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What Did Pakistan Know? A Circle of Friends, A Circle of Blood

This same question came up in the early Bush years, when John Gibson of Fox News asked what the Saudis would do about a situation. This was in the days before 9/11, of factional in-fighting between King Fahd’s brothers, one of whom was a hard-shelled Wahhabist, while the other, (and now king) Abdullah, was a reformer and a friend and ally of the Bush family.

I wrote then that there were at least two Saudi Arabias. Gibson agreed.

The same is true today in Pakistan. There is no Pakistan and never was. At least not as we think of America. In tribal societies (Ayn Rand would call them “primitives”) there are only circles; circles of friends, circles of blood (family), circles of thieves, circles of common purpose, etc, none of which have any particular allegiance to the national reality named Pakistan that has a reserved parking place down at One UN Plaza.

The true nation is a long time in its creation, for it requires the consensual merger of family, clan or tribe into a folk (volk), all with a common identity, into a larger whole. It is a reciprocal understanding.

Pakistan only goes back to 1948, same as India.

In the Middle East, with the possible exception of Egypt and maybe Iran (Persia), both for other reasons…Islam has done little to foster national identities, for it has always clung to the Middle Ages form of royal entitlement, finding it easier to establish and bind God’s law through kings rather than persuasion and reciprocal understandings. Thus it has fostered the same sort of royal shenanigans there…regicide, fratricide, factional fighting among half a dozen brothers and sons and cousins, almost all from different mothers, scheming women all seeking a better seating for their sons around the king’s dinner table…we read about in the histories of Europe from the fall of Rome to about (you guessed it) 1776.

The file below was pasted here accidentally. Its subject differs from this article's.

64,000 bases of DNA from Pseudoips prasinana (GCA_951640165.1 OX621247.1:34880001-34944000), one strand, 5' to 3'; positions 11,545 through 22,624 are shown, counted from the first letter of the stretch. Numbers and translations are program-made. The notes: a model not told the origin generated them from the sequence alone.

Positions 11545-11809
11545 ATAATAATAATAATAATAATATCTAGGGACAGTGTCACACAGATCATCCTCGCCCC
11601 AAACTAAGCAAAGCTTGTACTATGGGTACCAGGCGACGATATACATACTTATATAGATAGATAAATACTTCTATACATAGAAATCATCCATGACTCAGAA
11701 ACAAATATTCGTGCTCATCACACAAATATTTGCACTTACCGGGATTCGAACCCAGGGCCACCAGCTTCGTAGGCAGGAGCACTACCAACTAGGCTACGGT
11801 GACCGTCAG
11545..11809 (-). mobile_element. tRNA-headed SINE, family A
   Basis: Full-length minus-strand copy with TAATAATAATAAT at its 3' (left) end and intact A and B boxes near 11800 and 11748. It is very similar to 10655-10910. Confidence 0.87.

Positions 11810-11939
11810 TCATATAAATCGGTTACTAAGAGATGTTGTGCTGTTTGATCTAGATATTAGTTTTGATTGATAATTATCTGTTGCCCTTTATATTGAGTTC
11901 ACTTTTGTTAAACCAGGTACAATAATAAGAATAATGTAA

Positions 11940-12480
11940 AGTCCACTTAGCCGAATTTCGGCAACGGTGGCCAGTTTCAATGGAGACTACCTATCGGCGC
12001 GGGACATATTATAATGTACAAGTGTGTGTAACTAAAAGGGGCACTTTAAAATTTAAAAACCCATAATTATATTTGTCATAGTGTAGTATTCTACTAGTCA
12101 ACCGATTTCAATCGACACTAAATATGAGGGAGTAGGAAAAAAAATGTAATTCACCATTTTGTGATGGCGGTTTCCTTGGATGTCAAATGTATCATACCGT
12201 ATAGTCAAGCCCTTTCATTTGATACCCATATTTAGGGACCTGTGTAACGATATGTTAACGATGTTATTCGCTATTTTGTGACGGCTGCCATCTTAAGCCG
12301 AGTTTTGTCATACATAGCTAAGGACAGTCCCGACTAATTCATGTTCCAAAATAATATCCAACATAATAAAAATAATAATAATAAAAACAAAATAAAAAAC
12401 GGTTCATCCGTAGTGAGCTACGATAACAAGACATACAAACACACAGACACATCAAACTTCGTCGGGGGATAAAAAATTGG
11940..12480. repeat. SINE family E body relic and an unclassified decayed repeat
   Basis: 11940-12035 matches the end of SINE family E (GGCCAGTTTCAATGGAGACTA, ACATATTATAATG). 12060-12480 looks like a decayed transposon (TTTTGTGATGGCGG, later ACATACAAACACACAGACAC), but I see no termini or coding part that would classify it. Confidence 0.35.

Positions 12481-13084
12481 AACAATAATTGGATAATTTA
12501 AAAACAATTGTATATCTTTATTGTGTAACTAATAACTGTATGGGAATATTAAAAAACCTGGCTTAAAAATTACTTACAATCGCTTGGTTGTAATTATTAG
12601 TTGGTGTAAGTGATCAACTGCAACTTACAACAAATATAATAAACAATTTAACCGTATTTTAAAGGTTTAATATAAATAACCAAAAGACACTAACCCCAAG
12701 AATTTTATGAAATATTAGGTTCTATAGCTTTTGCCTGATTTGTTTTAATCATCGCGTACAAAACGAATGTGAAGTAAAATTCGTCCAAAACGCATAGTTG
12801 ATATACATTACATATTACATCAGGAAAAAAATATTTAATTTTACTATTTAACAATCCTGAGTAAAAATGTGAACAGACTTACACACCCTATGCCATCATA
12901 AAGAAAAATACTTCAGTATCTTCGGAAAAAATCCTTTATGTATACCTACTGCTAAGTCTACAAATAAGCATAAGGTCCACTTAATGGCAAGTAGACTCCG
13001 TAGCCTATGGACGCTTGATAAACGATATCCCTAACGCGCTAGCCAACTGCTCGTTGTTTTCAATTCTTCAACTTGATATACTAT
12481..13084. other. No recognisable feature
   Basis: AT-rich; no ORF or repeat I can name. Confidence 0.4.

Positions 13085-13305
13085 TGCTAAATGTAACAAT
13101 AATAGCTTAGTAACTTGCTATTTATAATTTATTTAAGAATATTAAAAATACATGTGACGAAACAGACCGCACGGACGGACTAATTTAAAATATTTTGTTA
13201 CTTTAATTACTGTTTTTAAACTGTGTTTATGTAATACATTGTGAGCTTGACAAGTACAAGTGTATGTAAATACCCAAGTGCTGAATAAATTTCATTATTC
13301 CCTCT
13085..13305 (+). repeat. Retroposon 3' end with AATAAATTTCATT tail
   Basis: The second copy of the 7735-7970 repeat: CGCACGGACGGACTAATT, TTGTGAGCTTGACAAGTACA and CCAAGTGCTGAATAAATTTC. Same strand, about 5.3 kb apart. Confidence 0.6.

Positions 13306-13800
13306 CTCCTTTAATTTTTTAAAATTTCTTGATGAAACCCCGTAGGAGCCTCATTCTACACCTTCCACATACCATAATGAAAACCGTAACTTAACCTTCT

It’s really no more complicated than that. There is no Pakistan. Nor is there really a “government” of Pakistan, for even inside their government there are only these circles.

So every time a member of the press asks what Pakistan knew, or when it knew it, they are fostering a lie that began as far back as the founding of the League of Nations which then admitted national entities that were anything but.

A nation looks like this, with its groups (circles) for the most part, inside the larger whole. Here, even most criminals think they are American:


A Circle of Friends, Thieves, Blood, i.e., Pakistan, looks like this, and you can add as many other circles as you want.

They almost always overlap, which is where you find mutual cooperation. Need to know.  Bin Laden may have bribed a few, he may have enticed a few more over to his side with religion; there are all sorts of things that would have gone into how bin Laden could build this compound and remain behind it for a few years.

Some knew a little, none (most likely) knew it all.

But Pakistan knew nothing.

 

Bernard Chumm
Partner, The Sands Institute, head of the fearsome Scat Patrol, and Protector of the Innocent
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9 COMMENTS

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9 COMMENTS